It seems like the days of the Brexit debate have disappeared into the distant past and have been surpassed by recent events. There is now something else that looks like it will affect all our lives in ways which were unimaginable not that long ago and that of course is the Corona Virus and Covid-19.
There is now a worldwide debate about how to balance the medical challenges of the virus with the financial ones. It would be utterly unacceptable for any government to let the virus run its course in order to preserve the economy, but the financial impact the virus is having on millions of people also cannot be ignored. Like everyone we are struggling to work out what that impact is going to be.
What is clear is it is by far the worst thing that has happened to the world in a generation and the enormity of the situation and the way it is already influencing people’s lives is enormous.
Historically, economic uncertainty and market volatility are detrimental to the housing market, and the latest observations on the impacts of coronavirus suggest that housing transactions are set to drop significantly over the next three months.
Richard Donnell director of research for Zoopla has struck a more optimistic view and has said:
“We do not expect any immediate impact on prices. Beyond this, the outlook for house prices largely depends upon how the Government’s major package of support for business and households reduces the scale of the economic impact. Low mortgage rates mean forbearance will remain the preferred choice for lenders, but further Government support in these unique times cannot be ruled out.”
Other commentators are projecting at least a 10% fall over the next 3 months though this is at a UK wide level and does not take into account local market conditions. We will look at the effects to local markets specifically Edinburgh in a later piece.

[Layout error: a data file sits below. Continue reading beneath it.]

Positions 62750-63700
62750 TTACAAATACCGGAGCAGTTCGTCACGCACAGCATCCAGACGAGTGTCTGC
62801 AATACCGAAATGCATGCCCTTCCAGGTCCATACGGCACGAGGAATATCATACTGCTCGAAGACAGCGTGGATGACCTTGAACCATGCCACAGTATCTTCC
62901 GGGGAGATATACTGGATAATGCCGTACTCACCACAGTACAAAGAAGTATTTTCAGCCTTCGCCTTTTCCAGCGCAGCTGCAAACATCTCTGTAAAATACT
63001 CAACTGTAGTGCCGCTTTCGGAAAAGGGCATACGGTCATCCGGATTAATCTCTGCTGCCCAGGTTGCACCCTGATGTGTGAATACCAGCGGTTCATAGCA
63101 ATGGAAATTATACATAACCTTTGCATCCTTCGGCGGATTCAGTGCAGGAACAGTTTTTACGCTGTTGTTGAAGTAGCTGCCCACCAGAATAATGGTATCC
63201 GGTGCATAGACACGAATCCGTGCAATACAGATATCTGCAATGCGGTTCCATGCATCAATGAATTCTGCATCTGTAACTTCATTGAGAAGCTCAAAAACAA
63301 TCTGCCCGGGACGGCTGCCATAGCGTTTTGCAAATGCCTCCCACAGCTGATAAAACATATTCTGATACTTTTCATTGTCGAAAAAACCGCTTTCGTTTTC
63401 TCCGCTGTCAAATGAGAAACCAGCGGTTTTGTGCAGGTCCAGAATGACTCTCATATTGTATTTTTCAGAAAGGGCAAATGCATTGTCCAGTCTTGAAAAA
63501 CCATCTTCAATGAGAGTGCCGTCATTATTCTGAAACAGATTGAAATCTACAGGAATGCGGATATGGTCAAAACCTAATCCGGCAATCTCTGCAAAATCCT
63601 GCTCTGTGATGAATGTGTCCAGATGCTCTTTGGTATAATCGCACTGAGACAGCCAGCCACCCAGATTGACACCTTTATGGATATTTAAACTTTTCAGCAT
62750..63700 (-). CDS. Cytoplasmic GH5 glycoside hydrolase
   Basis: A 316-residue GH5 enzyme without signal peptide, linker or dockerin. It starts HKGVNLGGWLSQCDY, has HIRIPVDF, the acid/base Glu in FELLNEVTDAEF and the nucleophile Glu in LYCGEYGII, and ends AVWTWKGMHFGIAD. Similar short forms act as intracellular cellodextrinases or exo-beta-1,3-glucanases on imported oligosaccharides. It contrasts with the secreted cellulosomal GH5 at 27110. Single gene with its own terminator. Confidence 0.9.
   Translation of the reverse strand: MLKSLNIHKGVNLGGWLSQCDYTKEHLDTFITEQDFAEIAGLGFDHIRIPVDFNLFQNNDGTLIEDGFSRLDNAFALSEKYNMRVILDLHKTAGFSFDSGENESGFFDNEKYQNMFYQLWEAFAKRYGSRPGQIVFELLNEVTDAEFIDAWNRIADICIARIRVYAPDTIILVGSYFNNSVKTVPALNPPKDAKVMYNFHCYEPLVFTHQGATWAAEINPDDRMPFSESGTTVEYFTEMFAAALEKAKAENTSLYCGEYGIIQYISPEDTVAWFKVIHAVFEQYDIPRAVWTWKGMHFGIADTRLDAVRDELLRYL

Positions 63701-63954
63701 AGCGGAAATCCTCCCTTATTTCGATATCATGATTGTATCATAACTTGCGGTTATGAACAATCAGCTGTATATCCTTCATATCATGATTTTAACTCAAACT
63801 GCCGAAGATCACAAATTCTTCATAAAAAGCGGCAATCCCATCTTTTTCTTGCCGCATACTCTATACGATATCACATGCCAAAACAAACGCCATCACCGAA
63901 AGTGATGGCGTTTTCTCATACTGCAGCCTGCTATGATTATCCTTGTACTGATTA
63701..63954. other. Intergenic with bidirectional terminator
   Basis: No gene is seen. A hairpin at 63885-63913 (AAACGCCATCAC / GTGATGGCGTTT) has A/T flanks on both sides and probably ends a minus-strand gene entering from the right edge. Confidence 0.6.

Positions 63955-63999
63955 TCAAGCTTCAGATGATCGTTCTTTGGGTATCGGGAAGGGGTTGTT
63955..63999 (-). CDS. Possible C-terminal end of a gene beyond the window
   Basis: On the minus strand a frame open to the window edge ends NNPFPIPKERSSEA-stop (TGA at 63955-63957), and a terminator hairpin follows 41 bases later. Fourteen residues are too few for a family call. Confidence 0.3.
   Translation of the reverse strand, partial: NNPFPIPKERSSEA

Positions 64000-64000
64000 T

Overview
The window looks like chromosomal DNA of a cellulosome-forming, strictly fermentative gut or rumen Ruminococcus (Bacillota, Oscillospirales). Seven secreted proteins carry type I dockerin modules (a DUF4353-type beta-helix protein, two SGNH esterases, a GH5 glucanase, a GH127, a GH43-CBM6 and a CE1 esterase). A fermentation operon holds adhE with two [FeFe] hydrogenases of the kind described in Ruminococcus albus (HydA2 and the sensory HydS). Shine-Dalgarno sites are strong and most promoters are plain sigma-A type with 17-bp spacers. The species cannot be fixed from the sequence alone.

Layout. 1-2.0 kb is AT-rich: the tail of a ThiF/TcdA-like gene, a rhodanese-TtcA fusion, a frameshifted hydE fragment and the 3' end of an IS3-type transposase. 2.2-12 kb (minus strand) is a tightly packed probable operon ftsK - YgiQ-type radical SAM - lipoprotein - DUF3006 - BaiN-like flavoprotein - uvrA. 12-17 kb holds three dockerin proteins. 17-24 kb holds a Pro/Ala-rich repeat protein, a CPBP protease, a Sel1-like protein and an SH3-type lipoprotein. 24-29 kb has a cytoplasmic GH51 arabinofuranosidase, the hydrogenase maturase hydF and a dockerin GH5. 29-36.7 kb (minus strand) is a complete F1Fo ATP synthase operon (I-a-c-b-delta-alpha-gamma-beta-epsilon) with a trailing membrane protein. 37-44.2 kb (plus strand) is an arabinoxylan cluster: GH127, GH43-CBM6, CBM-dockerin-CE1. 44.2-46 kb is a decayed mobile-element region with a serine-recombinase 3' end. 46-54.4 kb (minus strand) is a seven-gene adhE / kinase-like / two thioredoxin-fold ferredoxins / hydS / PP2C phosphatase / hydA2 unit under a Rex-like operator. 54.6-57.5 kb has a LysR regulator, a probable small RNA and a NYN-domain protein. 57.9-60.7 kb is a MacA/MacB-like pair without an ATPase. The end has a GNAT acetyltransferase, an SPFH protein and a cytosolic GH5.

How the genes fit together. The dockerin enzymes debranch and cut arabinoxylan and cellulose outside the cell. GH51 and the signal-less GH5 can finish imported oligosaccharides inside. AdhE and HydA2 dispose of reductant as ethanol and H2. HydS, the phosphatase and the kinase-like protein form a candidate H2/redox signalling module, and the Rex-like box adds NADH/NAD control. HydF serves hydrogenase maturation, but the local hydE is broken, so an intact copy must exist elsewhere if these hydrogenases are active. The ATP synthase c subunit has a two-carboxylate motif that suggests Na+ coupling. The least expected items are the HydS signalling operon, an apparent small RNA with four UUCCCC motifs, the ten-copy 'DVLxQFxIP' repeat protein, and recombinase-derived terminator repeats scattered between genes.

Focussing on the rental market one immediate response to the crisis has been the drop in bookings for short term rental (STR) properties. Many investors are now switching from STR to the long-term market and it will be interesting to see what effect this will have on regional markets going forward.
Another effect of the pandemic has been the reduction of the value of the pound with Sterling hitting its lowest level against the Dollar since 1985 last week. But a weaker pound makes it cheaper for overseas investors to buy property in the UK and there does seem to be appetite. However, the currency markets are in turmoil reacting to the latest developments on a daily basis and this is a constantly changing picture.
It is so easy for all of us to get so tied up in what is happening in the moment as we are bombarded on all sides with daily news bulletins and reports all over social media. Most people will be suffering from information overload, everyone is firefighting at the moment. But it is very important that we don’t lose sight of the fact that regardless of how this dilemma is resolved, there will come a time when the crisis will be over and the economy will start to operate again.